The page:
Biographical Sketch of Alice F. Porter

Biographical Database of NAWSA Suffragists, 1890-1920

Biography of Alice F. Porter, 1859-1939

By Bailey Young, undergraduate student, Rhode Island College

Auditor and Treasurer, Rhode Island Woman Suffrage Association; Officer, North Providence and Rhode Island Woman's Christian Temperance Unions; Committee Chair, Rhode Island United League of Women Voters

Alice Frances Angell was born on July 18, 1859 in North Providence to William Henry Angell and Orra (Ide) Angell. Her father came from a prominent Rhode Island family and a descendant of Thomas Angell and Thomas Olney, who co-founded the colony with Roger Williams in the 1600s. William H. Angell was a successful farmer and active in local politics. He was elected to the Rhode Island Senate and served as the North Providence treasurer and tax assessor. Her mother was a suffrage activist and served as an auditor for the Rhode Island Woman Suffrage Association in the 1890s. The family were active members and supporters of the Fruit Hill Baptist Church in North Providence. Her parents' background in religion and public work in the community set the stage for her own activism.

Alice F. Angell married George Mortimer Porter on February 1, 1881. They lived in Providence, Rhode Island and had one child, a son, William Angell Porter born on October 18, 1881. It is unclear what George Porter's situation was but in 1886 Alice Porter successfully petitioned the Rhode Island probate court to be treated legally as “if she were sole and unmarried.” A Minnesota probate court committed him to an “insane asylum” in 1888 and he died in Minnesota in 1892. After he left the marital home, Alice Porter and her son lived with her mother in Providence until his early death at the age of thirty years old from a cerebral hemorrhage in 1911.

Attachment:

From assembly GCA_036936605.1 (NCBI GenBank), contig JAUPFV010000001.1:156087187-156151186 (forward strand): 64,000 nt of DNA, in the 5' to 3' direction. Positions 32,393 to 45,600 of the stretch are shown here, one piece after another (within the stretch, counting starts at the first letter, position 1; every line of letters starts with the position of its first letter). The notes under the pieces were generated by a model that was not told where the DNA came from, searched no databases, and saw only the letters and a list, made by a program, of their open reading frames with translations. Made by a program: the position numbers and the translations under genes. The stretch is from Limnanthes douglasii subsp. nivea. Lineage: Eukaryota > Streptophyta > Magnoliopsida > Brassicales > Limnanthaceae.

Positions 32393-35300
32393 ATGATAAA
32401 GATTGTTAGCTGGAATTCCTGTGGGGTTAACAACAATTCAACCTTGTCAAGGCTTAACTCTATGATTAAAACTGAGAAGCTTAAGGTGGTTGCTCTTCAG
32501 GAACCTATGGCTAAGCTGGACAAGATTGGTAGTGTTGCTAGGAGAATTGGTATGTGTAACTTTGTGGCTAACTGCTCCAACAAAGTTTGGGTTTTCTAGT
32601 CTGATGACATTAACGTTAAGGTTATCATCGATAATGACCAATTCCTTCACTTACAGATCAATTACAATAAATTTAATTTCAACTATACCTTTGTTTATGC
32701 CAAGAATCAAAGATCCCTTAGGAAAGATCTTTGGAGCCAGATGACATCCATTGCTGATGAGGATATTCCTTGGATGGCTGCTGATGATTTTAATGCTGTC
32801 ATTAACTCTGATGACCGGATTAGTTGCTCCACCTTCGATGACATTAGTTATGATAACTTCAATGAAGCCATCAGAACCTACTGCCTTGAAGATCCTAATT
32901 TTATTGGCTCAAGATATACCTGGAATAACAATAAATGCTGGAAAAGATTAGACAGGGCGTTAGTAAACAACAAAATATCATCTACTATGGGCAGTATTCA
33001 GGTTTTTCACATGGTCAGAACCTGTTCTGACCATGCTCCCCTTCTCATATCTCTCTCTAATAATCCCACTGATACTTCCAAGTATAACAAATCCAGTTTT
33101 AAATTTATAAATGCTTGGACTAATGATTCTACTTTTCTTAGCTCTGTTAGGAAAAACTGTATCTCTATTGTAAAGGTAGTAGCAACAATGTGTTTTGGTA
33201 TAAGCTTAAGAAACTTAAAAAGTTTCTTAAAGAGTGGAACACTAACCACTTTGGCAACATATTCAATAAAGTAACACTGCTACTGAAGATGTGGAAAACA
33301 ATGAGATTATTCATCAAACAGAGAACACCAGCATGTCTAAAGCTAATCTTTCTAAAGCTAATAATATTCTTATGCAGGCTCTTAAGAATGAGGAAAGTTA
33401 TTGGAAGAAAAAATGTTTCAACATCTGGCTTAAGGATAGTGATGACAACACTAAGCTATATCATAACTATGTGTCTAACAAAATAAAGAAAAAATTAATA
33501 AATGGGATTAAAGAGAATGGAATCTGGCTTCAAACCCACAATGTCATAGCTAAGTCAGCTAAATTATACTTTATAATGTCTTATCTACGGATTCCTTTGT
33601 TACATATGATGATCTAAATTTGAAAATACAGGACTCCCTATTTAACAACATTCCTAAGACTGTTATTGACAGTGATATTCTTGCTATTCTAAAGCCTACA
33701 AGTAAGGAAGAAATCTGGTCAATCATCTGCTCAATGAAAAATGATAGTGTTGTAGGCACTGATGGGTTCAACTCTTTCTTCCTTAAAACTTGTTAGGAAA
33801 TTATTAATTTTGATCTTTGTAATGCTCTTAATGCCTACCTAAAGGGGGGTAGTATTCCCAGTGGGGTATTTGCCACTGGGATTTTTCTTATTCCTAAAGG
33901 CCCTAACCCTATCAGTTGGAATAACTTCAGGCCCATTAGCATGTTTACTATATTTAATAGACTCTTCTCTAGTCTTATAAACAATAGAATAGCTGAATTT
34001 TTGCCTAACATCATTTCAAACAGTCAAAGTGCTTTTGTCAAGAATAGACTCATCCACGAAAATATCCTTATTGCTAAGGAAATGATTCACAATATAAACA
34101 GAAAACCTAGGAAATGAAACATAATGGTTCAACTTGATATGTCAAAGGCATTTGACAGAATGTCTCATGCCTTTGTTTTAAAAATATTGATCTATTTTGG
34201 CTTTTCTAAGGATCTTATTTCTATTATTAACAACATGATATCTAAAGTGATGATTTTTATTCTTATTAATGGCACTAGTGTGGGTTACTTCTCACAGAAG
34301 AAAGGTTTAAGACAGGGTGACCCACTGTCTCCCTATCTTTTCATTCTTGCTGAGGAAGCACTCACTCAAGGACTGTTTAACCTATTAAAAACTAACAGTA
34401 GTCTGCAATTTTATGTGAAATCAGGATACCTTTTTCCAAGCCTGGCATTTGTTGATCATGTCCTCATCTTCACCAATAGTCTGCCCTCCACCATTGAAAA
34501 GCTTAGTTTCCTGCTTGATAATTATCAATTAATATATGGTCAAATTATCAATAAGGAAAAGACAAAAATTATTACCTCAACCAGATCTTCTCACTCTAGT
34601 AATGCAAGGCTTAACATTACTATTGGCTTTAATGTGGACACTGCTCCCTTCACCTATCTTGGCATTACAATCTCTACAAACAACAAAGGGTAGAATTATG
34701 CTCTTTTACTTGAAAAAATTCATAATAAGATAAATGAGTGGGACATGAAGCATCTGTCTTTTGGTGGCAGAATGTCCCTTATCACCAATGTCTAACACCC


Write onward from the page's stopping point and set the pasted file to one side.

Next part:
Following in her mother's footsteps, Porter was active in the Rhode Island Woman Suffrage Association (RWSA). The earliest record of her participation was 1912 when she served as an auditor for RIWSA. However, she was likely a member prior to becoming an officer in 1912. In 1914, she was elected treasurer of the organization. Besides the leadership positions, Porter supported the suffrage cause in numerous ways. In 1912, 1915, and 1916, she assisted at woman suffrage booths at the Pure Food Fair, a large and high-profile event in Rhode Island where “thousands of new members were enrolled, tens of thousands of leaflets were distributed and much publicity work was done” to advance the cause of woman suffrage in Rhode Island. She signed petitions to the United States House of Representatives in 1914, 1915, and 1916 advocating for woman suffrage. Following the National American Woman Suffrage Association's lead, Rhode Island suffragists supported World War I voluntarism as a way of demonstrating their patriotism and citizenship in order to advance woman suffrage. In 1917, Porter assisted the war effort with other suffragists from the Rhode Island Equal Suffrage Association (the Rhode Island Woman Suffrage Association had renamed itself in 1915). She canvassed door to door for the military census documenting the number of able-bodied men remaining in the states.